Honor Pad 9 Review: a new standard for mid-range tablets


Looking for a tablet that won’t break the bank but still lets you kick back with some casual games, stream your favorite shows, and browse the web in style? The Honor Pad 9 might be your perfect match. It’s a bit different than the usual Galaxy Tab series we recommend, but Honor’s new Android tablet may be a good alternative if you’re looking for something new. Let’s break down what this tablet does well, keeping in mind those who are watching their wallets.

Design & Performance

The Honor Pad 9 doesn’t just look good, it feels good too. It has a sleek design with a metal frame and a glass front, giving it a surprisingly premium feel for a budget tablet.

t’s surprisingly lightweight at 1.22 lbs (555g) and comfortable to hold, even for extended periods. This is a big deal, especially if you plan on using your tablet for reading ebooks, watching long videos, or catching up on work.

Performance-wise, it packs the mid-range Qualcomm SM6450 Snapdragon 6 Gen 1 processor, which while not the fastest on the market, should handle everyday tasks like browsing, watching videos, and even some casual gaming without any issues. It’s paired with 8GB of RAM and 128GB or 256GB of storage, giving you options depending on your needs.

It also goes well for casual gaming. It’ll play all the usual titles, including Call of Duty Mobile and Genshin Impact, but don’t expect to get any high frame rates. For that, you’ll need to shell out and extra $150 or more for a tablet with a much faster chipset. Still, I had a lot of fun using the tablet on a few trips and didn’t have any issues with the usual games I have installed.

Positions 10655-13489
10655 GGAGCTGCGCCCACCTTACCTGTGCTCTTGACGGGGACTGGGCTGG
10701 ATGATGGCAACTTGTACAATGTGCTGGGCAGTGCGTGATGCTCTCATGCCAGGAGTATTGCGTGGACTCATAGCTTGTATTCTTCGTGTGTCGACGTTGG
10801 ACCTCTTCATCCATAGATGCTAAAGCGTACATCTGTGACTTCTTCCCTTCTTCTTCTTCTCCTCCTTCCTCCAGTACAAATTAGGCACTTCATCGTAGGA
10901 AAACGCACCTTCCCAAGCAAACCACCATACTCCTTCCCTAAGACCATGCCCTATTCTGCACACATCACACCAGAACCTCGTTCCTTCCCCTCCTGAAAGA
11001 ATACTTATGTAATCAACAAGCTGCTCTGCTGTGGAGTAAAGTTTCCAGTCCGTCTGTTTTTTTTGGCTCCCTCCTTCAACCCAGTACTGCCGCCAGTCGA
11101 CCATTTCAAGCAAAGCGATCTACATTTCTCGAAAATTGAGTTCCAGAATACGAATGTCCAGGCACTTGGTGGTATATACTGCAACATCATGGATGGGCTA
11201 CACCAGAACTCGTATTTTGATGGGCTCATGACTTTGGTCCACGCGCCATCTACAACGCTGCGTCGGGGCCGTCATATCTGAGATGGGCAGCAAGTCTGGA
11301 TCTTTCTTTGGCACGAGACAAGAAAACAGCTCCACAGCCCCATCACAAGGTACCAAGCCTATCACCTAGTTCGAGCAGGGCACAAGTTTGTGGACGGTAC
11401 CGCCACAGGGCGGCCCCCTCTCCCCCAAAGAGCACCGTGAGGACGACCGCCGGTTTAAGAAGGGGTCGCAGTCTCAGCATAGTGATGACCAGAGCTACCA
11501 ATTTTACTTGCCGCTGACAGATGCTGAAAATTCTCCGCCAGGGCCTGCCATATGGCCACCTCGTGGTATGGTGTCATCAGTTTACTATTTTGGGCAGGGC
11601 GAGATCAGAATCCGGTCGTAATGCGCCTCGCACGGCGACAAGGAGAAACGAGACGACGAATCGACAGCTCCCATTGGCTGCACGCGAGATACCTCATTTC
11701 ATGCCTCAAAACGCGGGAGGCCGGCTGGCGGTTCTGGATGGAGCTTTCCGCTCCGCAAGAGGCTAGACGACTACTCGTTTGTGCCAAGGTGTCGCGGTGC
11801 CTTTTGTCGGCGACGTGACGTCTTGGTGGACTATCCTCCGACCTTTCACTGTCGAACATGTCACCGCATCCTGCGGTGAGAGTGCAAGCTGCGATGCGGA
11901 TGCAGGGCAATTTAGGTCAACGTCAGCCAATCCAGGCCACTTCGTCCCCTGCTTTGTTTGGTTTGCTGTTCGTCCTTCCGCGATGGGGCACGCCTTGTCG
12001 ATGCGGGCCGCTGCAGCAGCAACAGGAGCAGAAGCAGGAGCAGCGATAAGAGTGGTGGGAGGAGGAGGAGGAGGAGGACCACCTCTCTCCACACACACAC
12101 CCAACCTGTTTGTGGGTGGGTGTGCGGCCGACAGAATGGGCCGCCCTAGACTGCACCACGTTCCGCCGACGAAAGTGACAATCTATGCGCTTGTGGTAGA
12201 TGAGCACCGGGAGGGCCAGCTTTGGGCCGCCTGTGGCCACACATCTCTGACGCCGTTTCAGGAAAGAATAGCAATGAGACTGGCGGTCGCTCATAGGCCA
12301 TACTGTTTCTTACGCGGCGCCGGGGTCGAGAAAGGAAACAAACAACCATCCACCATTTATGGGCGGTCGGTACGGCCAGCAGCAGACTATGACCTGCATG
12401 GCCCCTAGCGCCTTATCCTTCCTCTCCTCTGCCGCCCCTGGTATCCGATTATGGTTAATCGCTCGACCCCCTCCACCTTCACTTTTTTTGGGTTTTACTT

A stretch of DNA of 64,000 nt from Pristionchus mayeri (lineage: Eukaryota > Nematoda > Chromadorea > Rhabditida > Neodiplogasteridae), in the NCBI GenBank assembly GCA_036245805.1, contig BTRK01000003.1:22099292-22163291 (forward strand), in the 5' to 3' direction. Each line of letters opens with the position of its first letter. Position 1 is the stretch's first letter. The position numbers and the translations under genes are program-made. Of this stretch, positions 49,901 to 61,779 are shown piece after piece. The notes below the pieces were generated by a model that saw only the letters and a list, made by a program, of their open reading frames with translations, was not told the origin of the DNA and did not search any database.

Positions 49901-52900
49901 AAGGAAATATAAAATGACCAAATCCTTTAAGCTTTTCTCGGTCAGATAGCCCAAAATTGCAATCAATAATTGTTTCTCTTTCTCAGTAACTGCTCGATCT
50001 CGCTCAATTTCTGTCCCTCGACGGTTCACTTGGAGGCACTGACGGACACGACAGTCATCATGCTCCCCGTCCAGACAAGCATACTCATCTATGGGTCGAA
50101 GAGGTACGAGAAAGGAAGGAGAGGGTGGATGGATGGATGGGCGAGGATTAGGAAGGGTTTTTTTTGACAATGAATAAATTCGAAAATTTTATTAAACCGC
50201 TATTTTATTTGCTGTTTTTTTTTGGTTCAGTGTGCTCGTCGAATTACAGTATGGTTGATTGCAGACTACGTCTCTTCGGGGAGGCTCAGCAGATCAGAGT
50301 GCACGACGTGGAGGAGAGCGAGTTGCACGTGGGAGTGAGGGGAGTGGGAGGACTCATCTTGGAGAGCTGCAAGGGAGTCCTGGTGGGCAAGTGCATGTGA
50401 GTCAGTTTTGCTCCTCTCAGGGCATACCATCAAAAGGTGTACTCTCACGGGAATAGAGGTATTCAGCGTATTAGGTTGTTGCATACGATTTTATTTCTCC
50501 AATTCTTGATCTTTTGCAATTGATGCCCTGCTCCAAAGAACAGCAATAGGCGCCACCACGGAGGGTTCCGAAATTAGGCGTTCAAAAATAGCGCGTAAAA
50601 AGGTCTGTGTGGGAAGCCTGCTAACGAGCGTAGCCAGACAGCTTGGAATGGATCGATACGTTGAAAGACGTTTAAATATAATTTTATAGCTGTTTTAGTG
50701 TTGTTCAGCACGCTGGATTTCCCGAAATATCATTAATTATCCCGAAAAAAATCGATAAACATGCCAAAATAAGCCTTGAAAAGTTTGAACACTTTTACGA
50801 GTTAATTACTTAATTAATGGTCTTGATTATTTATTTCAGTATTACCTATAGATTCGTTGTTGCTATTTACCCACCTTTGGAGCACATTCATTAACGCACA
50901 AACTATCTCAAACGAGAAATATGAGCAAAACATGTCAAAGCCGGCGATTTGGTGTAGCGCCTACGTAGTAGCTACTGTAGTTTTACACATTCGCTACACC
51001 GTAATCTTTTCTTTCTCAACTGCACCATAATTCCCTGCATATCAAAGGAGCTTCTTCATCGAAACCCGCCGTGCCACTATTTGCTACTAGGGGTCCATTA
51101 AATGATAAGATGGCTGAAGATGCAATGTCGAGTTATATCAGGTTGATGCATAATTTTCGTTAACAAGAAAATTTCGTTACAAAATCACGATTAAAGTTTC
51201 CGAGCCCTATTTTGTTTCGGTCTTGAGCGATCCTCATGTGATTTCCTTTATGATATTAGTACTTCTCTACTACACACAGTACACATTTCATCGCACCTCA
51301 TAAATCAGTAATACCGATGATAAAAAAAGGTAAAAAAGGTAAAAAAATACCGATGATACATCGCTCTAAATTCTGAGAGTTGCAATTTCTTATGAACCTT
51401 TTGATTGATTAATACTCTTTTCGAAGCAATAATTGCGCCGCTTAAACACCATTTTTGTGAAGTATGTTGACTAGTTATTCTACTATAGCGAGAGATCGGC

While the performance is good, the star of the show here is the display. It’s a big, beautiful 12.1-inch IPS LCD screen with a resolution of 2560 x 1600 pixels. It’s not the most cutting-edge OLED display you’ll find on the market, its impressive brightness of 500 nits and wide 16:10 aspect ratio, make it fantastic for watching movies, scrolling through endless social media feeds, or even getting work done. This display packs in 249 pixels per inch (ppi), ensuring sharp details and crisp text.

I do also need to praise its TÜV Rheinland Flicker-free and Low Blue Light tech, two features that noticeably help reduce eye strain during extended viewing sessions. Honor has been pushing both of those features in its high-end smartphones for the past few years, so it’s nice to see it make its way into its tablet lineup as well.

Software Experience

The Honor Pad 9 runs on MagicOS 7.2, a custom user interface based on Android 13. As we have pointed out on Honor’s phones, the UI feels a little dated and still sports quite a few features that are nearly a carbon copy of what Huawei offers on its tablets. The differences are becoming more apparent, but I’m truly hoping that Honor will soon be able to forge its own path and give us a software experience that’s truly unique.

Since this is a tablet with a large screen, MagicOS offers some multitasking features, allowing you to split the screen and run two apps side-by-side. It’s not quite as advanced as what you get on a Samsung tablet, but it gets the job done. For those unfamiliar with Honor’s multi-tasking system, the software will walk you through the different options the first time you want to use two apps at once – a nice tough for those who are picking up an Honor tablet for the first time.